During the Middle Ages a local crafts (mainly shoe-making) and trade centre (pig fairs); a city charter before 1283; at the turn of the 16th c. a centre of Protestantism; 1793-1919 under Prussian Partition (1807-15 in the Duchy of Warsaw); in the 19th c. one of the centres of Polish national movement in Wielkopolska; one out of four insurgent camps in 1848; development of food and ceramics industries in the second half of the 19th c., trade in grains and timber; a railway link from 1876; inhabitants took part in the Wielkopolska Uprising of 1918-19 (a victorious battle against Germans near Kobyla Góra); During the German occupation of 1939-45 incorporated into the Third Reich, deportations to the General Government; ca. 12,000 people murdered in the area by the Germans; a conspiracy centre of the Home Army (AK); many members of Polish independence organizations arrested and deported further into USSR by the NKVD in 1945. A county seat in the following years: 1818-1932, 1956-75, and since 1999.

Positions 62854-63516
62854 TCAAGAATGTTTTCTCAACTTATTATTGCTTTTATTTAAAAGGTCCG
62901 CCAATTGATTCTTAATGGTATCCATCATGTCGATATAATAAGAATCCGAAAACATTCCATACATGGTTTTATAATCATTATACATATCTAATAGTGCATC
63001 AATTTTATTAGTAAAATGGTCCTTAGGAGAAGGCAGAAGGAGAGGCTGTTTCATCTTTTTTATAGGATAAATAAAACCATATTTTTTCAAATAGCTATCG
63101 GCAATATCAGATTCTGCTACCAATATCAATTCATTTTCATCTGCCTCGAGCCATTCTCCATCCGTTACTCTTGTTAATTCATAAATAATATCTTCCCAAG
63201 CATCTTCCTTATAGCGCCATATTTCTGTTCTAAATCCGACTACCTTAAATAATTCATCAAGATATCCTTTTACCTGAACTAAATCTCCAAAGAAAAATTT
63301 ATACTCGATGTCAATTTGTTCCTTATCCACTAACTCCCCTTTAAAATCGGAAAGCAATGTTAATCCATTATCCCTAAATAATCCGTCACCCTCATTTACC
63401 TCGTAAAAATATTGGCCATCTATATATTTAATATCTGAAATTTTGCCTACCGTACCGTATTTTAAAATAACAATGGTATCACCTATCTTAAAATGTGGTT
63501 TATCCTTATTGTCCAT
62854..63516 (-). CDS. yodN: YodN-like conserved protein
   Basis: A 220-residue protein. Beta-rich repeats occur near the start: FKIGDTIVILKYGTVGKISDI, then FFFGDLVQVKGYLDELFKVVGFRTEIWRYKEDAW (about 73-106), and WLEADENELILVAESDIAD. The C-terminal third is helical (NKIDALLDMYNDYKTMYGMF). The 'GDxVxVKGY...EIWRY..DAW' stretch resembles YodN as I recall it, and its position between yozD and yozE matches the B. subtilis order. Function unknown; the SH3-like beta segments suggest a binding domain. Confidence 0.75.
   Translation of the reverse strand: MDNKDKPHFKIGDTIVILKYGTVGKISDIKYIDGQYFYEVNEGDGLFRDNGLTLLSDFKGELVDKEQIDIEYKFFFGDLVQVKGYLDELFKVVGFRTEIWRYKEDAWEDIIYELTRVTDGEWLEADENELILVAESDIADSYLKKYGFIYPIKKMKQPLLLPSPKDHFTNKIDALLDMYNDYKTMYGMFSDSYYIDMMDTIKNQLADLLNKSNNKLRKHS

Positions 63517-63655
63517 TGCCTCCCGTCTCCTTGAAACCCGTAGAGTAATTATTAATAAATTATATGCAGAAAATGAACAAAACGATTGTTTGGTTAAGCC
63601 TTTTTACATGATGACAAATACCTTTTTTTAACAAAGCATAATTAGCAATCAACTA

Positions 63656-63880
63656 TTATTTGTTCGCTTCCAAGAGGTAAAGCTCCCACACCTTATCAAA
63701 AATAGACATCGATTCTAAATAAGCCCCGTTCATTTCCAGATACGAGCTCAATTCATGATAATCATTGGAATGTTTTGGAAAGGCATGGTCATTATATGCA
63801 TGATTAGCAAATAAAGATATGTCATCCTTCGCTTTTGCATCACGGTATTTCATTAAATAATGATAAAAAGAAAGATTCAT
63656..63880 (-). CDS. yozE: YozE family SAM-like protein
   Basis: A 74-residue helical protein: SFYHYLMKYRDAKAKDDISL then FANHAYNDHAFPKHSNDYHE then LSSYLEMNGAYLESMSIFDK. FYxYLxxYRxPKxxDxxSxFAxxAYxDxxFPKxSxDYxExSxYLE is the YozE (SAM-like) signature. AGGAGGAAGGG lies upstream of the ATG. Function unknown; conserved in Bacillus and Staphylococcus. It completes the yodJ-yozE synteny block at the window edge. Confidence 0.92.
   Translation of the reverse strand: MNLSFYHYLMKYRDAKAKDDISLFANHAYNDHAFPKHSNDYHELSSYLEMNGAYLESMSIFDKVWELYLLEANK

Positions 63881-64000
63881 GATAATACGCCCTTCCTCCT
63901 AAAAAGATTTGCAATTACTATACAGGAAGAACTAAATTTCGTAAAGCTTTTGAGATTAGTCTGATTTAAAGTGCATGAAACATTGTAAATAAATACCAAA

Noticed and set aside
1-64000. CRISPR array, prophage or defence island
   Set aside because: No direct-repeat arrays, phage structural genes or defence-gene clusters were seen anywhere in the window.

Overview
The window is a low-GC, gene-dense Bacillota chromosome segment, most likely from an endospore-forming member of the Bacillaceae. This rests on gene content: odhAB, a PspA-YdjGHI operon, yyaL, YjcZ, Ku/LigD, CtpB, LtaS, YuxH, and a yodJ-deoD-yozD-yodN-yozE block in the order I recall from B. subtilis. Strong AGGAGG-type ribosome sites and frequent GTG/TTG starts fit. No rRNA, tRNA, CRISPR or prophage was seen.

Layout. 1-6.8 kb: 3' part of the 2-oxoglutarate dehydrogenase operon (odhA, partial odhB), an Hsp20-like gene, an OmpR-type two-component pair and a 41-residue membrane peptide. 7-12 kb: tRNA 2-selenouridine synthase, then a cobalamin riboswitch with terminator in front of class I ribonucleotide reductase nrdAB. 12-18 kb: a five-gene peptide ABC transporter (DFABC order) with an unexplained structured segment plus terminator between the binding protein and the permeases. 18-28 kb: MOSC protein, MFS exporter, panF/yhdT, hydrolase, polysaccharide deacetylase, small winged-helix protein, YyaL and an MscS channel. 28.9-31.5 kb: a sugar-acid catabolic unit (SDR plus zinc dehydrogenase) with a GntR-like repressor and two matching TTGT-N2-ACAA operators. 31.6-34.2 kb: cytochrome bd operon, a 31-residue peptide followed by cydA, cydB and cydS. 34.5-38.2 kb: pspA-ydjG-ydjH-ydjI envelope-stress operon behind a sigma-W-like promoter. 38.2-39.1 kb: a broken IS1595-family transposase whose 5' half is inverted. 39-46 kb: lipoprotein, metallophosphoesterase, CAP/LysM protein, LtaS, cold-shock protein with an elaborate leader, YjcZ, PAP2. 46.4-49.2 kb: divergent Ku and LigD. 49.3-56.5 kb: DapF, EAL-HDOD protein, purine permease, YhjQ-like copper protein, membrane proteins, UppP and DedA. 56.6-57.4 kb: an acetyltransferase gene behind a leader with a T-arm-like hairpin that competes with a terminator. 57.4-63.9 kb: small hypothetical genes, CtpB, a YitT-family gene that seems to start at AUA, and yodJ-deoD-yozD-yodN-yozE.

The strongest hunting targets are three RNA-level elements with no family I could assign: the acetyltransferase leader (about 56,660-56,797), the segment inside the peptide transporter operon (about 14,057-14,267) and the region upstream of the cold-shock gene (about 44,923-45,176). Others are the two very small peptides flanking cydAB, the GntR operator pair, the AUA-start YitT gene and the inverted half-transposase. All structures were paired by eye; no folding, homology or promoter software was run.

The entry was prepared on the basis of source materials of PWN (Polish Scientific Publishers).